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CHAPTER FOUR - PowerPoint PPT Presentation

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CHAPTER FOUR. The Introduction Email. Tips to Getting Read. How many emails do you receive each day? And how many of those do you delete without reading more than a few words, the subject line, or anything at all? What it is that gets you to read the few you do actually read?

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The Introduction Email

Tips to Getting Read


How many emails do you receive each day? And how many of those do you delete without reading more than a few words, the subject line, or anything at all? What it is that gets you to read the few you do actually read?

Let’s face it. Sales is a volume game: you’re going to have to spend some time fishing before you catch a fish. But if you’ve got an empty hook, you’re very unlikely to catch anything.

Here are nine tips to sending emails that actually get read:

Use a reference whenever possible. Did someone internally refer you to them? That’s optimal, but not common. Have you previously done work for their company, or even their industry? This creates immediate credibility and significantly increases your chances of getting a response.

Personalization. Personalizing both the subject line and the greeting maximizes the prospect’s likelihood of recognizing that you are a person, not a machine, and are sending this email to them directly. If you are sending emails en masse, personalizing the email wherever you can is critical – as long as it’s done in a natural, conversational way.

Keep it short. That’s all.







Bonus Tip:

Did the prospect respond and say they weren’t the right person? Always thank them and kindly ask them to redirect you to the correct person if they can.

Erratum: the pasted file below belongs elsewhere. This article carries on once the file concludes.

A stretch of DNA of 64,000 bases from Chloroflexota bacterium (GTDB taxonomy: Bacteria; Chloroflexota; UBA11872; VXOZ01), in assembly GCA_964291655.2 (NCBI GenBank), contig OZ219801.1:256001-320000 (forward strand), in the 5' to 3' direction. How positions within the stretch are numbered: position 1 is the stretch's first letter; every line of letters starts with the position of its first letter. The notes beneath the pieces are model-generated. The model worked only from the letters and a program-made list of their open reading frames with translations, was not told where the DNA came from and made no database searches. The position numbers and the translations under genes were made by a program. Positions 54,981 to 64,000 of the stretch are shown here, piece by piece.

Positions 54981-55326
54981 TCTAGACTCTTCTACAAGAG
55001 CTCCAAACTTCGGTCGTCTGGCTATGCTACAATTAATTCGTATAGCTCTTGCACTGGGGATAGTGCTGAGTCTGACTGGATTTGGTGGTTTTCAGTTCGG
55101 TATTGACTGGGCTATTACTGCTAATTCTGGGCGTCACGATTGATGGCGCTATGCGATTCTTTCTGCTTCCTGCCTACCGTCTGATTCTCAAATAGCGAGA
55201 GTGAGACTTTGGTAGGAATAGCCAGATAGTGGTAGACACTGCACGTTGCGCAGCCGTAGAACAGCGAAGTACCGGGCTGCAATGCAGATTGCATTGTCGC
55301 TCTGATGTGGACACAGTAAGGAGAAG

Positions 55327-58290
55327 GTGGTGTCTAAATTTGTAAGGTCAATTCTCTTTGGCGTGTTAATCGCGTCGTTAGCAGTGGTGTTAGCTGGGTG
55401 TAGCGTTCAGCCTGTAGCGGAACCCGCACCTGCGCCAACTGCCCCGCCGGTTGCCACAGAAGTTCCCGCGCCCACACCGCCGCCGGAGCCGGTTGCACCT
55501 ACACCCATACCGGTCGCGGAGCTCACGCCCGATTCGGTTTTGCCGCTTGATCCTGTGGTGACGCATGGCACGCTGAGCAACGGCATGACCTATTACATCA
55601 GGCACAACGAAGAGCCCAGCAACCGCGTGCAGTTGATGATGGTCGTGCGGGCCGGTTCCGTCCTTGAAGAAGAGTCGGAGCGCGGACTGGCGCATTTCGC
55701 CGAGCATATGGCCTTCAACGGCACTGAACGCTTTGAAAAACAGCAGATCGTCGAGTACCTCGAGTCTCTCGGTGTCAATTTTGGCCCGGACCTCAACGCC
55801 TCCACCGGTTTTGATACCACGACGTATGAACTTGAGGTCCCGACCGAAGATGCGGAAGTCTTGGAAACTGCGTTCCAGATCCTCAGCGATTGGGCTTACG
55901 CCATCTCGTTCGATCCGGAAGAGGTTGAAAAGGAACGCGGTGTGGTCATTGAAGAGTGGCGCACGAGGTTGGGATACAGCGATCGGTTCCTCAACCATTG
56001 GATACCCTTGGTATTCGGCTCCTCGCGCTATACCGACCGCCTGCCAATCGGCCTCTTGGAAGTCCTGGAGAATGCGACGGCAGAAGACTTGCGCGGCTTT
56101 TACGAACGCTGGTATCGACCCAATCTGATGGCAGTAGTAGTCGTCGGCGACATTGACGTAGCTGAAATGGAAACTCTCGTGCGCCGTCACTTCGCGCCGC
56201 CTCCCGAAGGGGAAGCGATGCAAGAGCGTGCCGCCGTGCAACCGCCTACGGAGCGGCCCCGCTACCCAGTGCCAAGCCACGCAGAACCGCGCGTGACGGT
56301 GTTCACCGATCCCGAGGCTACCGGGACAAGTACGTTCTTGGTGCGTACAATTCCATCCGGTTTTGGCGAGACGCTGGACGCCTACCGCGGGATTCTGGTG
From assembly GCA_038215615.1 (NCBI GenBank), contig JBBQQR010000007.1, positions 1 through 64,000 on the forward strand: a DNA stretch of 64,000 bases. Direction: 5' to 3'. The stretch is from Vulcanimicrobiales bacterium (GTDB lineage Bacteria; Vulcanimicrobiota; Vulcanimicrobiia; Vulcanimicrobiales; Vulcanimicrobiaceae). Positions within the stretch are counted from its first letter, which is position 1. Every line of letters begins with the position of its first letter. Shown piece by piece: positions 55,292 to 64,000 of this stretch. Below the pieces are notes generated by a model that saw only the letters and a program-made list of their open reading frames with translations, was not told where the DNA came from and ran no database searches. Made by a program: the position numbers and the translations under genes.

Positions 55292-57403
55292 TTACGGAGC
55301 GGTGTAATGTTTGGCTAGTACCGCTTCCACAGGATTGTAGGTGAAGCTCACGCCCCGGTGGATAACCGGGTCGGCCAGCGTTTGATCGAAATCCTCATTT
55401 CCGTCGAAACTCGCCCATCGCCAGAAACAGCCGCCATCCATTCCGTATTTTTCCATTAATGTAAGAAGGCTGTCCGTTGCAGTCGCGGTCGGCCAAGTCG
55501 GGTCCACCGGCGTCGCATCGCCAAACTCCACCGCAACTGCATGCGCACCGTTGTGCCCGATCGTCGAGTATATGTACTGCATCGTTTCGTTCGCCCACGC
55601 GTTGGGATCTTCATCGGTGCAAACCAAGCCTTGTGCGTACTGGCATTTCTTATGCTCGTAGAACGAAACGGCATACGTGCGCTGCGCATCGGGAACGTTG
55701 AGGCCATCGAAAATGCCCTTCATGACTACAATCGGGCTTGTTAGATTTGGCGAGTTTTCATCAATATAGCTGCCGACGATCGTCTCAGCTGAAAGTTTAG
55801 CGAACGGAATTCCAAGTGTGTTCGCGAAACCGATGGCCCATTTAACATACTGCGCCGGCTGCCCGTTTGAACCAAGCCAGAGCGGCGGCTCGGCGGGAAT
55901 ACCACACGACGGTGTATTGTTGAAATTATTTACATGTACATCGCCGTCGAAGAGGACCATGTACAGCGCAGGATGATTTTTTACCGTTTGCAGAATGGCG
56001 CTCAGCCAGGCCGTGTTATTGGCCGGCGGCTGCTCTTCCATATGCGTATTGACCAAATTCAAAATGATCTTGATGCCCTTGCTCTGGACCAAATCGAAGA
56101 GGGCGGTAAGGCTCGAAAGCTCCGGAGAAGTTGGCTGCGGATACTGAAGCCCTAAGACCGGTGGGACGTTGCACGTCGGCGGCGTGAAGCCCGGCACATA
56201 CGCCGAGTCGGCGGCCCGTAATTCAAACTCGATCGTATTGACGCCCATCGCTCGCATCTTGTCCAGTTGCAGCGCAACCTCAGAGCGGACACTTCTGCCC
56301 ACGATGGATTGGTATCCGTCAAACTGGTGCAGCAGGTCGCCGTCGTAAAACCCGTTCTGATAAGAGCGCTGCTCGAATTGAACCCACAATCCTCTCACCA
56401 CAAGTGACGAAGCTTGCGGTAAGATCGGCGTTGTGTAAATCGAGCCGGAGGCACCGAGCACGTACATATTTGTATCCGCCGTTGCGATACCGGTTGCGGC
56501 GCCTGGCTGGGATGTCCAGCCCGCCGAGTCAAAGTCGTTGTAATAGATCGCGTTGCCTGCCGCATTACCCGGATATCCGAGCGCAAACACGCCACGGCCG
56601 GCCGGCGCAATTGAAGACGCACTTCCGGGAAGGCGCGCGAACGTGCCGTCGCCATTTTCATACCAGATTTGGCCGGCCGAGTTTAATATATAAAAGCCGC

• Keep it simple. Try to avoid any confusing jargon, acronyms, or too many internal abbreviations. You want to convey your firm’s services in a way that the prospect will easily understand, while giving them the sense that you are prepared and knowledgeable. And keep in mind that, while this may have been initially intended for one specific audience (i.e. researchers, marketers, brand managers), different companies manage their research in different divisions and under different umbrellas, and you never know who might actually end up receiving your email. Don’t make it difficult to understand you or what you can do for them!
  • What’s In it for Them? This is your guiding principle. They don’t want to hear about you; they want to hear what you can do for them. How are you going to help them answer their difficult business questions? How will using your firm make them look good among their managers or peers? How can you make their work easier? That’s what you need to convey.
  • Personality. A little, but not too much. You want to remain professional and credible, as well as knowledgeable and nice. Your introductory email is an opportunity to show them how well you can write (perhaps related to how smart you are?), how easy it is to understand what you’re trying to convey (perhaps related to how clear your reports will be?), and all the while being polite and pleasant (perhaps related to how enjoyable it will be to work with you?). This is definitely more of an art than a science, but anyone can do it.

Double Bonus Tip:

Have some fun! When you’re doing your lead generation work and come across a funny name, title, etc., keep a whiteboard in the office (or a shared document) and share it with the rest of the team. A little humor makes a tough assignment a lot more fun.